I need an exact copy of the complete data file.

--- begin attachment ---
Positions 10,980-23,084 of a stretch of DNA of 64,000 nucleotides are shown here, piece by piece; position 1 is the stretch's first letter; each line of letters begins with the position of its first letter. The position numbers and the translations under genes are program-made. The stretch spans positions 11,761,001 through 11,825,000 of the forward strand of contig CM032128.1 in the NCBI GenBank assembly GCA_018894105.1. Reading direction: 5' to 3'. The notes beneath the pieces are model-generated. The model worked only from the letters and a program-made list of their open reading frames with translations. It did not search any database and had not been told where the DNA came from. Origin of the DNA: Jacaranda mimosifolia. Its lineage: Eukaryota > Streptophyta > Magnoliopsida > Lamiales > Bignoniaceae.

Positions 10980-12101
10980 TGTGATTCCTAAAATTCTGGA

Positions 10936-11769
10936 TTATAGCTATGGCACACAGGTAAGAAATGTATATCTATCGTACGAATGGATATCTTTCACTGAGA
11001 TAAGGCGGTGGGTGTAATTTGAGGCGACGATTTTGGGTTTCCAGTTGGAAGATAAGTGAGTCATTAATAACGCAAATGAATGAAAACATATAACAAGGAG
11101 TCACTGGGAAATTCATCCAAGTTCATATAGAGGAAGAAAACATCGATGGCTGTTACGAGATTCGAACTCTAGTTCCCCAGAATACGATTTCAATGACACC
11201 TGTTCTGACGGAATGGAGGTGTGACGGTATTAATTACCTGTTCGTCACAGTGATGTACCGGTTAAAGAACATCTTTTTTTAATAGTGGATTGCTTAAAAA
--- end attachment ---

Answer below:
Positions 10,980-23,084 of a stretch of DNA of 64,000 nucleotides are shown here, piece by piece; position 1 is the stretch's first letter; each line of letters begins with the position of its first letter. The position numbers and the translations under genes are program-made. The stretch spans positions 11,761,001 through 11,825,000 of the forward strand of contig CM032128.1 in the NCBI GenBank assembly GCA_018894105.1. Reading direction: 5' to 3'. The notes beneath the pieces are model-generated. The model worked only from the letters and a program-made list of their open reading frames with translations. It did not search any database and had not been told where the DNA came from. Origin of the DNA: Jacaranda mimosifolia. Its lineage: Eukaryota > Streptophyta > Magnoliopsida > Lamiales > Bignoniaceae.

Positions 10980-12101
10980 TGTGATTCCTAAAATTCTGGA

Positions 10936-11769
10936 TTATAGCTATGGCACACAGGTAAGAAATGTATATCTATCGTACGAATGGATATCTTTCACTGAGA
11001 TAAGGCGGTGGGTGTAATTTGAGGCGACGATTTTGGGTTTCCAGTTGGAAGATAAGTGAGTCATTAATAACGCAAATGAATGAAAACATATAACAAGGAG
11101 TCACTGGGAAATTCATCCAAGTTCATATAGAGGAAGAAAACATCGATGGCTGTTACGAGATTCGAACTCTAGTTCCCCAGAATACGATTTCAATGACACC
11201 TGTTCTGACGGAATGGAGGTGTGACGGTATTAATTACCTGTTCGTCACAGTGATGTACCGGTTAAAGAACATCTTTTTTTAATAGTGGATTGCTTAAAAA